Nagoya University

Furo-cho, Chikusa-ku, Nagoya, 464-8601, Japan

History: Founded in 1871 as a temporary hospital and medical school, Nagoya University became, in 1939, the last of the seven “imperial universities” to be established in Japan. Its relatively late establishment had the effect of drawing large numbers of outstanding young scientists, particularly in physics and chemistry. Because these professors were not regarded with the deference given to older, established professors, an academic culture flourished where students were encouraged to challenge existing bodies of knowledge, to forge their own thoughts and ideas. This gave rise to an open and vibrant atmosphere where professors and students were able to interact without the formal and rigid seniority system that has been the norm at most Japanese universities.

Today, it has 13 graduate schools, 9 undergraduate schools, 3 research institutes and 18 research centers. With a student population of 16,395 (9,946 undergraduate and 6,449 graduate students), the University’s campuses have a strong international flavor with research and education conducted at the global level.  The flagship departments are in the basic Natural and Physical Sciences, Agricultural Science, Engineering, and Medicine. It also boasts strong Social Science faculties, notably in Law, Economics, Humanities and in International Development.

A research-intensive university, its internationally-recognized research capabilities set it apart and it has produced some of the world’s leading scientific achievements, and has been the creative crucible for the work of four of the seven Japanese Nobel Prize winners since the beginning of the 21st century (Dr. Ryoji Noyori in 2001 and Dr. Osamu Shimomura in 2008 each won a Nobel Prize in Chemistry, while in 2008, Dr. Toshihide Maskawa and Dr. Makoto Kobayashi shared the Nobel Prize in Physics.)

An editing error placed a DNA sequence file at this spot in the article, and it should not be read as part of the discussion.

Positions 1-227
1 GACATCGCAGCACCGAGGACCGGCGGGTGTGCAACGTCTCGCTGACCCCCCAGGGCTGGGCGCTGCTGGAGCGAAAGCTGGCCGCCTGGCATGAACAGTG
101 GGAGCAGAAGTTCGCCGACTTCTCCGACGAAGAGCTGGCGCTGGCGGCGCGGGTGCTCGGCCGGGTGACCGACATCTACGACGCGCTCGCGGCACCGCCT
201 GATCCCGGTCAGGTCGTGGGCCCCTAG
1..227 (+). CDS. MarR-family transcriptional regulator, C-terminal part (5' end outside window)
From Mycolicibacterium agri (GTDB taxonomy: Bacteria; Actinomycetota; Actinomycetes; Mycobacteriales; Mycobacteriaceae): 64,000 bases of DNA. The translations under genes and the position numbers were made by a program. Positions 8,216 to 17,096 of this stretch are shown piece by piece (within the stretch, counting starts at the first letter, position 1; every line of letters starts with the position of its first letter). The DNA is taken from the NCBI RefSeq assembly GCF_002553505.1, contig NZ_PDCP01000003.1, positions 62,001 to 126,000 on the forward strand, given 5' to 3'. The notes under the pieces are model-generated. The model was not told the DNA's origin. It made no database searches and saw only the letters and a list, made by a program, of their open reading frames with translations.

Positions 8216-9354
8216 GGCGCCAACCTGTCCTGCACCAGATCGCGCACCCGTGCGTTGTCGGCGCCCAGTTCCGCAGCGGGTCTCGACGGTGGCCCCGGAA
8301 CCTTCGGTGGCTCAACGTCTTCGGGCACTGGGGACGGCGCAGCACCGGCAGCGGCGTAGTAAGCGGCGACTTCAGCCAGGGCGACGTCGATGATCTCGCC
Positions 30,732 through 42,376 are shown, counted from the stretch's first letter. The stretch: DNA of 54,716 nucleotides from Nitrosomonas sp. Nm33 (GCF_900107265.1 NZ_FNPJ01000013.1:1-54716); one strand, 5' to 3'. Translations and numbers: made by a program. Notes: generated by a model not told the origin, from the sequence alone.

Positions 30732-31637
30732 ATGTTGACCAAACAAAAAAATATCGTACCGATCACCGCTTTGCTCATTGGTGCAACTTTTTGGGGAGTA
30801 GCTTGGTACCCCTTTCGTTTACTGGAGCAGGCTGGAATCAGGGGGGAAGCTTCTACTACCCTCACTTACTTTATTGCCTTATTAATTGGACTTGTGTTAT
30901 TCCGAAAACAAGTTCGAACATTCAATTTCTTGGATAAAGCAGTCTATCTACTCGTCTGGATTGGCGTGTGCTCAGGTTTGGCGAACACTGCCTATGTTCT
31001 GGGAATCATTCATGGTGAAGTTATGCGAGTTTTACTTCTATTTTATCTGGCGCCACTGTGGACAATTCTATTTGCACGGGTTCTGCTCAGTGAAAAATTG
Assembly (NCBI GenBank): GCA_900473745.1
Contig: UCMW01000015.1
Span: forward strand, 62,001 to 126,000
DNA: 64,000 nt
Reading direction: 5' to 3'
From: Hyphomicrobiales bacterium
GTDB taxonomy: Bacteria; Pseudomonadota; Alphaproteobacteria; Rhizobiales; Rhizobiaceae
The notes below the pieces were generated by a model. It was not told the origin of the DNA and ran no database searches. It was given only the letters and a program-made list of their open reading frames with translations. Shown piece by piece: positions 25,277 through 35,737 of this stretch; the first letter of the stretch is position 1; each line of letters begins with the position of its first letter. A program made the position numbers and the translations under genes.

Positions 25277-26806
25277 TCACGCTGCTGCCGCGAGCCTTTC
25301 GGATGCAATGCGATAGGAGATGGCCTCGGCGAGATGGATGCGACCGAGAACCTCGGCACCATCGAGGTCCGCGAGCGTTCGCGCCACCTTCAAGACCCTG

In University Ranking 2010, compiled by Asahi Shimbun, Nagoya University ranked 2nd and 3rd among Japanese universities in terms of number of patents registered in the United States and in Japan between 1999 and 2008. Further, Nagoya University continues to be among those selected, through a competitive process, to receive significant government grants, most recently through the 21st-Century Center of Excellence (COE) and Global COE Programs.
NU offers an education that emphasizes self-initiative and creativity and a stimulating intellectual environment of academic freedom for students to fully pursue their deep thirst for knowledge. This is attested by the high percentage of undergraduates who chose to continue with postgraduate studies–about 50% of the entire graduating class of 2007–with the highest proportions from the Schools of Science and Agricultural Science (70%) and the School of Engineering (90%).
In 1993, Nagoya University integrated the undergraduate curriculum combining the  multi-disciplinary general education required of all students, together with advanced specialization in a major field of study. Students have the option to take specialized lectures and seminars relating to their majors in as early as their first year. In addition, the cross-over format requires humanities students to take basic courses in natural sciences, and natural science students to take basic humanities courses. This inter-disciplinary arrangement helps students develop comprehensive and multifaceted perspectives.